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From my early days: Graphix 5, from 1977

David Cope is a Professor Emeritus of Music at the University of California at Santa Cruz (my alma mater). In a segment on Radio Lab over the weekend, he described an extraordinary project he began in 1981 when he was suffering from a serious case of composer’s block. After a conversation with a computer scientist, Cope developed the idea that it might be possible to use the computational power of a computer to identify the essential DNA of his compositional style and then aid him in assembling the opera he hoped to write.

A program called EMI, Experiments in Musical Intelligence, was the result of that effort. The description of how this “tool” works is fascinating. While he originally intended to use it for help with his own musical development, he quickly saw its potential to parse and uncover the patterning in all music.

The first results of this effort seemed lifeless to Cope. But with tweaking and adjustments, the results became quite extraordinary. It seems that there is a signature in the structure of a composition, and that signature can be used for propagation.

In Cope’s words:

My idea was that every work of music contains a set of instructions for creating different but highly related replications of itself. These instructions, interpreted correctly, can lead to interesting discoveries about musical structure as well as, hopefully, create new instances of stylistically-faithful music.

My rationale for discovering such instructions was based, in part, on the concept of recombinancy. Recombinancy can be defined simply as a method for producing new music by recombining extant music into new logical successions…recombinancy appears everywhere as a natural evolutionary and creative process. All the great books in the English language, for example, are constructed from recombinations of the twenty-six letters of the alphabet. Similarly, most of the great works of Western art music exist as recombinations of the twelve pitches of the equal-tempered scale and their octave equivalents. The secret lies not in the invention of new letters or notes but in the subtlety and elegance of their recombination.

Of course, simply breaking a musical work into smaller parts and randomly combining them into new orders almost certainly produces gibberish. Effective recombination requires extensive musical analysis and very careful recombination to be effective at even an elemental level no less the highly musical level of which I dreamed.

(The Radio Lab link above offers samples of music written using EMI by Cope as well as compositions “inspired” by the elemental DNA of Bach and other composers.)

This provokes my sense of what is signatory in art as well. Peter Schjeldahl wrote a piece in the New Yorker several years ago that has haunted me ever since. While suffering from dementia at the end of his life, de Kooning was still painting elementally de Kooning works. Which causes one to ask, where does style reside anyway? (I have also pondered the claim of neurologists who say a brain damaged person in the West can sing the happy birthday ditty even if they cannot speak or recognize their family members.) Researchers have tried to identify the fractal-like DNA of a Jackson Pollock painting—not without controversy, however—or those other small tells that end up determining the authenticity of a work of art.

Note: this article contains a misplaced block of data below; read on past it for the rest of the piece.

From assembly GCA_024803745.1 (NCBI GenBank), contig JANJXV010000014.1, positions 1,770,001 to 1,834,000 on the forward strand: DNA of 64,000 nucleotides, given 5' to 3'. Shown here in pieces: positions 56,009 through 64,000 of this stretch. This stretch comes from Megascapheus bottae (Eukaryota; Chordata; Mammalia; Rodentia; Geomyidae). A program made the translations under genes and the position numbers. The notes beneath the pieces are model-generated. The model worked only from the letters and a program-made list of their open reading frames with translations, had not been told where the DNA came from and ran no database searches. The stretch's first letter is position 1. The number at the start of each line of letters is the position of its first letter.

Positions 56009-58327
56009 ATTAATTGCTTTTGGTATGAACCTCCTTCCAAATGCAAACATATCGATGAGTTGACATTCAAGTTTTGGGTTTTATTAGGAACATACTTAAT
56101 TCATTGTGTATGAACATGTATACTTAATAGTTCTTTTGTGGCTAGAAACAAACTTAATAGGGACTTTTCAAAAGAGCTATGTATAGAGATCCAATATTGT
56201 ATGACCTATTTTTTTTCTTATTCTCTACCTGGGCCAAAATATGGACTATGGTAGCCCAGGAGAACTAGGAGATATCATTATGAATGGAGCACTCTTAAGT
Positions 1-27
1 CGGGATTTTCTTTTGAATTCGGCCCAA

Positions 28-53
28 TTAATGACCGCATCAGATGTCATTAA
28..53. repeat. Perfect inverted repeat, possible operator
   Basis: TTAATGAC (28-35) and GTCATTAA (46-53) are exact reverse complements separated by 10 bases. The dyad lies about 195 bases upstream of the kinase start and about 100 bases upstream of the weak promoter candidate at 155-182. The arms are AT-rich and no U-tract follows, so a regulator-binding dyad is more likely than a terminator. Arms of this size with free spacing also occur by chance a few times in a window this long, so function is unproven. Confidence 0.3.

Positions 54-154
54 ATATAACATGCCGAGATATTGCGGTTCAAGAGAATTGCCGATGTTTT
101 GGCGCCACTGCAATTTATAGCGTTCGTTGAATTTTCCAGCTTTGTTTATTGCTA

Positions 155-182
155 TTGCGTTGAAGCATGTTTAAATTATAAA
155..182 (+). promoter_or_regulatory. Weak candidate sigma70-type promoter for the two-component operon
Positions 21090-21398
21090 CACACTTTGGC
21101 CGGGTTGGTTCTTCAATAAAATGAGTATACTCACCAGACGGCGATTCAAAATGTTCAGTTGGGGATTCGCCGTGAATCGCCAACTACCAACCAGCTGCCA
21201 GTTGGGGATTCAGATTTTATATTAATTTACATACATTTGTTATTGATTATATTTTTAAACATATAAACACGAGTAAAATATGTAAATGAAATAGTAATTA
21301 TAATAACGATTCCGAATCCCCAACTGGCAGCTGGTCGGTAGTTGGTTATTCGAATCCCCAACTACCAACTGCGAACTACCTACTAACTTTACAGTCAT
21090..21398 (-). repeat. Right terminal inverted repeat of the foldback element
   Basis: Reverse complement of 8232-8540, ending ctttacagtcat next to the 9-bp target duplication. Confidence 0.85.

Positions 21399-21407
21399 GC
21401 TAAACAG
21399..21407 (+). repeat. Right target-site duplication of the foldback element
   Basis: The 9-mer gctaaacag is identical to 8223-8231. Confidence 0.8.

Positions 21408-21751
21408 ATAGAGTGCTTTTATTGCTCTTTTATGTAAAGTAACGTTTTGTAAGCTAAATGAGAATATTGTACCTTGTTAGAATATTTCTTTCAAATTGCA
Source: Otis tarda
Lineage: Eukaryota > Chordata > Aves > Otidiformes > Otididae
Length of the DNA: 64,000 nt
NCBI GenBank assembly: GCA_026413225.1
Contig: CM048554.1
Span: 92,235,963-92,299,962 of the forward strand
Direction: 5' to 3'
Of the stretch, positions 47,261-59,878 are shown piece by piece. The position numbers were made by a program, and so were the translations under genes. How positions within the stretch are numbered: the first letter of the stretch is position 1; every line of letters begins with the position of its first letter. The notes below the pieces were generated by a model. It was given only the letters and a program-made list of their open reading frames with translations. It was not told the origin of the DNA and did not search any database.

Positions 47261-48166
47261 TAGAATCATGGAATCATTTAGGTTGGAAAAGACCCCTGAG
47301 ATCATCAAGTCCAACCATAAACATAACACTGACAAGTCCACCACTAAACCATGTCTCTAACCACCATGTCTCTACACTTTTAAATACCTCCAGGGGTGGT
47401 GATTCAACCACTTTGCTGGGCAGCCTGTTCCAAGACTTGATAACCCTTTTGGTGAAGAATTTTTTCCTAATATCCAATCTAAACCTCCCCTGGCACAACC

On a more personal level, can you spot the signatory patterns in your own work? Looking back at my early efforts I see all sorts of patterns, proclivities, inclinations and tendencies that feel familiar to me now. Cope’s approach is scientific and my judgment is subjective, but the question is still floating for me.

More recent work: Sloycha, 2011

Close up of Jackson Pollock’s August Rhythm at the Met Museum

When U.S. Supreme Court Justice Oliver Wendell Holmes Jr. said generations ago that “I wouldn’t give a fig for simplicity on this side of complexity, but I would give my life fro simplicity on the other side of complexity,” he meant that to find elegance, you must appreciate, embrace, and then travel beyond complexity. When we use the world elegant, we’re describing a solution that is as surprisingly powerful as it is uncommonly simple: it does to the heart of a wickedly complex problem with such laser-like clarity that it leaves no doubt that the solution is the right one, or at the very least a long way down the right road. Elegant solutions solve intractable problems once and for all without causing further ones. Put another way, not everything simple is elegant, but everything elegant is simple.

Elegance is “far side” simplicity that is artfully crafted, emotionally engaging, profoundly intelligent.